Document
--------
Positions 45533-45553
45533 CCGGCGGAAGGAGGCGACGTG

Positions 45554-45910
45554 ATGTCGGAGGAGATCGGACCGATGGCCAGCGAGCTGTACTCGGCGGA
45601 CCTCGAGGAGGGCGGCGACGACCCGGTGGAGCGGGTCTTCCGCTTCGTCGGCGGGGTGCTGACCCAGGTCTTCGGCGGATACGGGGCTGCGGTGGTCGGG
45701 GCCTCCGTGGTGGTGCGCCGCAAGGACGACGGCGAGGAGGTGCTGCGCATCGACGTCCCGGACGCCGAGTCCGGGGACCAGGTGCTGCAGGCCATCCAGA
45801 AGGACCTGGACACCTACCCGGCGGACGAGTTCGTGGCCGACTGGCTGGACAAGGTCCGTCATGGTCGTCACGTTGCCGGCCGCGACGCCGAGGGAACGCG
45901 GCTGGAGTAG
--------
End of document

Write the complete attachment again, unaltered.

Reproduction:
Positions 45533-45553
45533 CCGGCGGAAGGAGGCGACGTG

Positions 45554-45910
45554 ATGTCGGAGGAGATCGGACCGATGGCCAGCGAGCTGTACTCGGCGGA
45601 CCTCGAGGAGGGCGGCGACGACCCGGTGGAGCGGGTCTTCCGCTTCGTCGGCGGGGTGCTGACCCAGGTCTTCGGCGGATACGGGGCTGCGGTGGTCGGG
45701 GCCTCCGTGGTGGTGCGCCGCAAGGACGACGGCGAGGAGGTGCTGCGCATCGACGTCCCGGACGCCGAGTCCGGGGACCAGGTGCTGCAGGCCATCCAGA
45801 AGGACCTGGACACCTACCCGGCGGACGAGTTCGTGGCCGACTGGCTGGACAAGGTCCGTCATGGTCGTCACGTTGCCGGCCGCGACGCCGAGGGAACGCG
45901 GCTGGAGTAG